ONE of the larger burger chains in the US has added Australian ‘natural’ grassfed beef to its restaurant menu.
The Carl’s Junior burger chain became the first major US hamburger chain to sell a ‘natural’ burger when it rolled out its “All-Natural Burger” last week.
With 1150 locations across the US, Carl’s Jr ranks tenth in size among America’s fast food chains. It also operates outlets in Canada, Russia, China, Brazil and Indonesia, taking its store total to close to 1400.
The announcement caps a strong year of growth for Australian beef supply chains making ‘natural’ and ‘grassfed’ claims, with big milestones including certified grassfed programs appearing in both Woolworths and Coles domestic supermarket chains, and a growing catalogue of international food service and retail outlets. The successful Chipotle US quick service restaurant chain made a similar announcement recently in its move to offering ‘natural’ beef from Australia in its restaurants.
The Carl’s Jr natural burger comes from beef raised without antibiotics or added hormones and comes from certified grassfed, free-range Australian cattle.
The chain says it will use Australian beef because there is not enough domestic US supply of ‘natural’ beef available, a company spokesman said.
While there may be more than one Australian supplier involved because of the size of the Carl’s Jr account, Beef Central understands that a large part of the supply is coming from JBS Australia’s farm-assured Great Southern program, processed out of Victoria and Tasmania.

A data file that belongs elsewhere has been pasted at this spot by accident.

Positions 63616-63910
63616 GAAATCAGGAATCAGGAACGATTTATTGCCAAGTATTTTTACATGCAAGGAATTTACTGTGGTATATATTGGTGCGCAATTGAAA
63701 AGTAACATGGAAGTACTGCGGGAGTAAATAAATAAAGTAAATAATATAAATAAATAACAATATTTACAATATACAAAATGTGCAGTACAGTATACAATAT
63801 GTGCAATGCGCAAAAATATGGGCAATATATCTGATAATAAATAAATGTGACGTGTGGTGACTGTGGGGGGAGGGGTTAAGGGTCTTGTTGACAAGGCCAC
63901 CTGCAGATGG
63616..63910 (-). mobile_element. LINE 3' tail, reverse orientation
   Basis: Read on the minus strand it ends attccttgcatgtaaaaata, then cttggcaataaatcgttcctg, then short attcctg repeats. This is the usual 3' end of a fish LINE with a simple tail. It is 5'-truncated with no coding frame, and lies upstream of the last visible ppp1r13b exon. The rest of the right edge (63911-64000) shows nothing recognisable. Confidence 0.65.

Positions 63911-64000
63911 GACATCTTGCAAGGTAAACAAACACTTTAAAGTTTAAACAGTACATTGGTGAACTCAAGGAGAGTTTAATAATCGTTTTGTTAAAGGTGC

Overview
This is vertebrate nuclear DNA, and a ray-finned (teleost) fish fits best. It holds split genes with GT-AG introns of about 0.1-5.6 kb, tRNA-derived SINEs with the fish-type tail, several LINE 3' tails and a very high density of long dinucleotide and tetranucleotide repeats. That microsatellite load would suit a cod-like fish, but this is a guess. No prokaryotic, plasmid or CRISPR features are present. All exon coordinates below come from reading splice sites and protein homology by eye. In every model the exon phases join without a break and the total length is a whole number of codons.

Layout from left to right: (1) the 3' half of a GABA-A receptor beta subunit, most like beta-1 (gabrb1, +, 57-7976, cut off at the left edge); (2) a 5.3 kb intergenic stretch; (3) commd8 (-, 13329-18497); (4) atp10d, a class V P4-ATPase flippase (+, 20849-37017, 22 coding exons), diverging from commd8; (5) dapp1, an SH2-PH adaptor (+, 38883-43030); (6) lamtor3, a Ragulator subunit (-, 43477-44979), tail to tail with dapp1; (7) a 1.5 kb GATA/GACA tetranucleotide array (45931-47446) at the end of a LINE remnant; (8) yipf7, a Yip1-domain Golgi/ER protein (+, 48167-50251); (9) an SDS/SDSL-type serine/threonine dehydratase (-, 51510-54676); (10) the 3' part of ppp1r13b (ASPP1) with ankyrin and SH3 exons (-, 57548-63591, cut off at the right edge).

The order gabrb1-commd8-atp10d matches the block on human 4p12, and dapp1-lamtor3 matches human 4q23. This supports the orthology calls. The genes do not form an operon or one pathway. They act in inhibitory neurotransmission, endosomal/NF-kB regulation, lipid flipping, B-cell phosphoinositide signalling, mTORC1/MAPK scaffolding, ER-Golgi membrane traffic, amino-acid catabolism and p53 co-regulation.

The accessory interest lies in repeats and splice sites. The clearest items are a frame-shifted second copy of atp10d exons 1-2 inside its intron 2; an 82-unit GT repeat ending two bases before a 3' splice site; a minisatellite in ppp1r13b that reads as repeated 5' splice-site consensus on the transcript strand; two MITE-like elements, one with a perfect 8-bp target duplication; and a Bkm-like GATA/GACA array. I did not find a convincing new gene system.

The term ‘natural’ particularly resonates with US consumers, research shows. A recent survey of consumers by Technomic revealed that 72pc of consumers equated natural with “healthy.”
“CKE’s objective has never been to tell people what to eat, but to serve them what they want to eat,” said CKE Restaurants chief executive Andy Puzder.
The company’s “All-Natural Burger” will sell for US$4.69 for a single and $6.99 for a double pattie, making it the chain’s most expensive quarter pounder. It’s nearly 60pc more expensive than the standard Carl’s burger at US$2.99.
The strategic move by the Carl’s Jr chain comes at a time when all US fast-food chains are racing to improve the perceived quality of their food.
The term ‘natural’ is a cultural hot button in the US. One in three consumers say they are eating natural foods more often, the Technomic survey says.
Some much smaller, regional US burger chains including Shake Shack, Elevation Burger, BRG and Farmer Boys have sold naturals burgers for some years.
The Carl’s Jr “All-Natural” burger fell within that USDA definition for ‘natural’, said Brad Haley, chief marketing officer at CKE.
Last summer, Carl’s tested the “All-Natural” burgers in the Los Angeles area, where they were a hit. In customer surveys, the percentage of customers who said they would purchase the product a second time was among the highest for any burger the company had ever tested, he said.
Hardee’s, a sister company to Carl’s Jr which also sells burgers, will begin testing its own Natural Burger in the Midwest states, he said.
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